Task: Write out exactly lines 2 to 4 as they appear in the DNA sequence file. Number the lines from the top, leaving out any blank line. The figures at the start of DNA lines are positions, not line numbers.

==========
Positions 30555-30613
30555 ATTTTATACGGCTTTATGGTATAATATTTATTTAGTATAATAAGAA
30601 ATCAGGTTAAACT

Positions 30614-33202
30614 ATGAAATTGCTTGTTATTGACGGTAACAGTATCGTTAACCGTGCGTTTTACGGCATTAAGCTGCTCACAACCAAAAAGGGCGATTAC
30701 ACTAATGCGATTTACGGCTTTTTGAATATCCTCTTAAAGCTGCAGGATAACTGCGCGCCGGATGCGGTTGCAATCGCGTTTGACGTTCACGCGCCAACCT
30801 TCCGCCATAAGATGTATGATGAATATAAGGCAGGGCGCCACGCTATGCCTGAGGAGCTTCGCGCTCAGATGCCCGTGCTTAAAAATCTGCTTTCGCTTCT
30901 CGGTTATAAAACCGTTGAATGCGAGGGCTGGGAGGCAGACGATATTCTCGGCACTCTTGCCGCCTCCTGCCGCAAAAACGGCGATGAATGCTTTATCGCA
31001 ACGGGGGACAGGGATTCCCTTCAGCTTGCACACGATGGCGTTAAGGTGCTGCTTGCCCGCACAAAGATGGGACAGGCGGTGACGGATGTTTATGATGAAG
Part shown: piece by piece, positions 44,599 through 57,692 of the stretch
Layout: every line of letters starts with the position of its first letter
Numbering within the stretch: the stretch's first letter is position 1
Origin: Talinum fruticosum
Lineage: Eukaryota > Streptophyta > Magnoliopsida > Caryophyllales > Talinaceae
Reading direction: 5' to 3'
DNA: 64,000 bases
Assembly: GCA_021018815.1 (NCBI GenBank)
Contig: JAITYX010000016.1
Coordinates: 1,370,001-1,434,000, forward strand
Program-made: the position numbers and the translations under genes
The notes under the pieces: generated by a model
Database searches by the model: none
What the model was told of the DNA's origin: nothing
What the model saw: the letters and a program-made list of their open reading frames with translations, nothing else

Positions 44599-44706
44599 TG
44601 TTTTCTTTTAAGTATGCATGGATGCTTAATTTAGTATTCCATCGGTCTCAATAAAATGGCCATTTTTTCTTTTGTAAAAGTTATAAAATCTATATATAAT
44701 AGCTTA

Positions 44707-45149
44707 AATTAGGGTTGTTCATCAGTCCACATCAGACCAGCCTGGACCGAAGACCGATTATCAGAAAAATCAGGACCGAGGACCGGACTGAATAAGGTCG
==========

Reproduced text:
30555 ATTTTATACGGCTTTATGGTATAATATTTATTTAGTATAATAAGAA
30601 ATCAGGTTAAACT

Positions 30614-33202